Nonprofit performance evaluation: financial management (part 2 of 6)


Paul Penley

Paul Penley

Paul Penley

High-performing non-profits must understand how to manage their money. Charities cannot promise great things to supporters and run out of resources along the way. A delicate balance of maintaining healthy reserves, minimizing debt and sticking to a budget is required. 

Donors don’t want a bait-and-switch where increased donations go to debt service or get stockpiled in the bank without any increased impact. And no one can tolerate financial mismanagement where an organization lives in the red with unrealistic budgets or doesn’t put the majority of its funds into mission-related activities.

These all-too-common errors justify why managing a nonprofit’s financial resources is step two in the six-step process for evaluating nonprofit performance. As a reminder, the six steps involve measuring charities against 30 standards for nonprofit performance arranged in the following categories: (1) Leadership, (2) Financial Management, (3) Sustainability, (4) Leverage, (5) Strategy, and (6) Impact. We explored the first six standards for evaluating leadership in the last post. Today we will explore four standards for gauging the financial management of charities.

Operating within your means

Although national governments across the globe have discarded the constraints of spending what you receive from the public, non-profit organizations cannot afford to imitate them. Apart from periodic and temporary debt financing, healthy charities operate within their means. Annual program promises should be carefully crafted from budgetary projections.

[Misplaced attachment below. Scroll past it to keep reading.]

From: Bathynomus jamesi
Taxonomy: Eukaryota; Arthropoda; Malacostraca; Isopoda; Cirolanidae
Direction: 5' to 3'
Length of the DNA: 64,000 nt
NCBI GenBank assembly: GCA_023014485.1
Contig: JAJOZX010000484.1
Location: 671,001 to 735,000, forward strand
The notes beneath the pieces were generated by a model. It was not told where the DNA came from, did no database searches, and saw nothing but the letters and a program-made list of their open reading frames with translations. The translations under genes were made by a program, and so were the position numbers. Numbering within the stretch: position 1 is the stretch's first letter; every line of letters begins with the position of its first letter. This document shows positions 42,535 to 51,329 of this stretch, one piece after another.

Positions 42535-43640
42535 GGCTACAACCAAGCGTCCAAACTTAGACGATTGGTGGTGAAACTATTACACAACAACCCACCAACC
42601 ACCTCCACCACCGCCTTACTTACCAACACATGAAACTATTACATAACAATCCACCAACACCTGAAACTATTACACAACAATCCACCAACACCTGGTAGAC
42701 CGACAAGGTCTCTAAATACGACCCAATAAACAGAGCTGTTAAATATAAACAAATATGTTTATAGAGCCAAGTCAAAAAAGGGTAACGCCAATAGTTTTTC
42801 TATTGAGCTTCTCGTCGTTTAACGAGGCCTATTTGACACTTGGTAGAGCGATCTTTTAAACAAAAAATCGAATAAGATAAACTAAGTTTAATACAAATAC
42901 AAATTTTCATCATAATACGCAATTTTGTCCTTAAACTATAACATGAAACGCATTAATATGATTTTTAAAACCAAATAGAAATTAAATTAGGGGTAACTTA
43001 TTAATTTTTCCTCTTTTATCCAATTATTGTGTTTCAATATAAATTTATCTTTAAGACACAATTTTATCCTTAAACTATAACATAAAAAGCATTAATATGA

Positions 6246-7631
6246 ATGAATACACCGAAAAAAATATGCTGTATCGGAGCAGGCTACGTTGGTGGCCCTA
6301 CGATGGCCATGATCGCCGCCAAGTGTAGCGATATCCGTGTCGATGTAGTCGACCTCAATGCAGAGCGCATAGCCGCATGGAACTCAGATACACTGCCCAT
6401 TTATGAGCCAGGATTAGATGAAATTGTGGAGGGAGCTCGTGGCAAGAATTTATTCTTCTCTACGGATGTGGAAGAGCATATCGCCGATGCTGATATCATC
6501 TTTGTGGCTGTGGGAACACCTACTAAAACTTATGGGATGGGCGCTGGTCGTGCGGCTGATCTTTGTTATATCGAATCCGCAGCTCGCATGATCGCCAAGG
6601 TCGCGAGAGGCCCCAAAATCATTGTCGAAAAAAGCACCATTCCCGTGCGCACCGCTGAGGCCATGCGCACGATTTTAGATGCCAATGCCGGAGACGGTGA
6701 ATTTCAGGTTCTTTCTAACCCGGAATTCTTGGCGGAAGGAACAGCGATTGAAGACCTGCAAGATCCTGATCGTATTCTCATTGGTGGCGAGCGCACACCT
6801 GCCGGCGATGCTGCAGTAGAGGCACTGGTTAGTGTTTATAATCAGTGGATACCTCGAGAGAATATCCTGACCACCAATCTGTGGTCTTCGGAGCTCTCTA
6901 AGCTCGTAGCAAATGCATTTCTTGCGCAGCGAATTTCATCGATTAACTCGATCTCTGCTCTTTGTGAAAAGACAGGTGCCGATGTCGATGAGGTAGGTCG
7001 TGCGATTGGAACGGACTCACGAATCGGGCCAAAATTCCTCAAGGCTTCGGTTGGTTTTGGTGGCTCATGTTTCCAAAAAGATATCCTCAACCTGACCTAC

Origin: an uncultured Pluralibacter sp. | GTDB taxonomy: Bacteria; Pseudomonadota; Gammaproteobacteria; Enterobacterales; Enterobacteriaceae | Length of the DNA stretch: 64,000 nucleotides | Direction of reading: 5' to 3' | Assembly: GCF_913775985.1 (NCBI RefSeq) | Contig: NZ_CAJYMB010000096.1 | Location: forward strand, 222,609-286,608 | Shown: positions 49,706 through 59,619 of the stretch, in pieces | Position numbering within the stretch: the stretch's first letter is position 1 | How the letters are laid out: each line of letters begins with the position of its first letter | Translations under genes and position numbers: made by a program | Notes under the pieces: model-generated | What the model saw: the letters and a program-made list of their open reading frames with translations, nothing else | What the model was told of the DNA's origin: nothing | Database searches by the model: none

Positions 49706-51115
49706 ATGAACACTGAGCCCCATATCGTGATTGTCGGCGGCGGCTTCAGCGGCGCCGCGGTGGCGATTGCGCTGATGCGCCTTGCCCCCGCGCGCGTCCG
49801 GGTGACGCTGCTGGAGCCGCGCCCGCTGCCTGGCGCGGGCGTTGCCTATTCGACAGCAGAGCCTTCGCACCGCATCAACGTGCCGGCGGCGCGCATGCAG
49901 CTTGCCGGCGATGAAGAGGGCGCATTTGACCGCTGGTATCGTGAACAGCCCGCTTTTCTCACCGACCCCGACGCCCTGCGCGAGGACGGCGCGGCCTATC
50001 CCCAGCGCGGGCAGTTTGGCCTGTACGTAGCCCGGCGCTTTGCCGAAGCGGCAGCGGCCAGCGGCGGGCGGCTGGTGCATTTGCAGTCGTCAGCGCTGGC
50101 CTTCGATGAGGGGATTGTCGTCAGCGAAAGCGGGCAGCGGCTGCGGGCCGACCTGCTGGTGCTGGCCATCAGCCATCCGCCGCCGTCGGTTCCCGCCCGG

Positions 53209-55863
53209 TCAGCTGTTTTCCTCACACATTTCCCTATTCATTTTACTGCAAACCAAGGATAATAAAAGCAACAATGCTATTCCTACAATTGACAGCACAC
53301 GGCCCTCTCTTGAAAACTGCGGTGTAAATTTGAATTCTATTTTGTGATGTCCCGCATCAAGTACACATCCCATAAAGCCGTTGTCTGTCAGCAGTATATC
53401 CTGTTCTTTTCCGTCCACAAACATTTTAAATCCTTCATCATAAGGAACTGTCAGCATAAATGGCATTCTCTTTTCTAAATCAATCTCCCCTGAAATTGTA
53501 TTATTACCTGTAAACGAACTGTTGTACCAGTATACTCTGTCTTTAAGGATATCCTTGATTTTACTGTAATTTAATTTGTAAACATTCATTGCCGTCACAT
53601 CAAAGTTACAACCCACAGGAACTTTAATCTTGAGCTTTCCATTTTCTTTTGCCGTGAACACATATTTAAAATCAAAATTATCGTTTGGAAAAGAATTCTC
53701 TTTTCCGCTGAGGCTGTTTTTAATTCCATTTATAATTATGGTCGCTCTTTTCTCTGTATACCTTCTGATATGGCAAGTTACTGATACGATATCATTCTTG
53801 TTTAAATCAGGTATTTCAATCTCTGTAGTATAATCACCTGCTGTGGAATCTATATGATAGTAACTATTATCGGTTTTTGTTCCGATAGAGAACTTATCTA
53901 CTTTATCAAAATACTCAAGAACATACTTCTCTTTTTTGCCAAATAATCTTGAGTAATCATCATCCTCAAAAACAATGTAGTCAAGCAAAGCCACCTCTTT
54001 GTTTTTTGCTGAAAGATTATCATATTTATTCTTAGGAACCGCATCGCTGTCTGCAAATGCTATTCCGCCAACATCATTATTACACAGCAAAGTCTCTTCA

To make sure an organization operates within its means, ask these three questions:

•                Has the organization ended in the black for two out of the last three years?

•                Is the total current debt level less than 30% of total income?

•                Are there more than 6 months of cash reserves on hand?

The answer to all three questions about financial management should be YES! A negative response to any of these cursory questions should lead to follow-up questions with the organization’s CFO (or CEO for smaller operations). Why do these questions matter?  Here is what we’ve learned over the past 10 years.

Fiscal Deficits: Has the organization ended in the black for two out of the last three years?

If an organization ends the fiscal year in the red more often than not, it indicates fundamental financial management problems. An unexpected dip in the economy or loss of a major donor can explain one year’s budget deficit, but two or three straight years of fiscal deficits indicate an unrealistic budgeting process or an insufficient set of spending controls.

I have evaluated charities that end multiple years in the red and still refuse to lower their budget and make tough decisions. One start-up educational institution set the same million-dollar budget three years in a row, despite never raising more than 2/3 of the $1 million budget. Our client had to stop giving because what was promised to happen each year would always end up getting cut due to financial shortfalls. A high-performing charity must envelop its mission-related activities within its available resources. If two of the last three years ended in the red, your charity isn’t maintaining sound fiscal discipline.

Debt Level: Is the total current debt level less than 30% of total income?

Let me first say, ‘I know’. The 30% benchmark is arbitrary. It does not correspond to a legal violation or ensure a charity’s financial failure. The 30% benchmark is partially based on industry standards for a healthy debt-to-income ratio for businesses and personal finances (even though my standard is calculated quite differently than monthly debt expenses divided by gross monthly income). However, I have seen the value of using the 30% standard in nonprofit evaluations.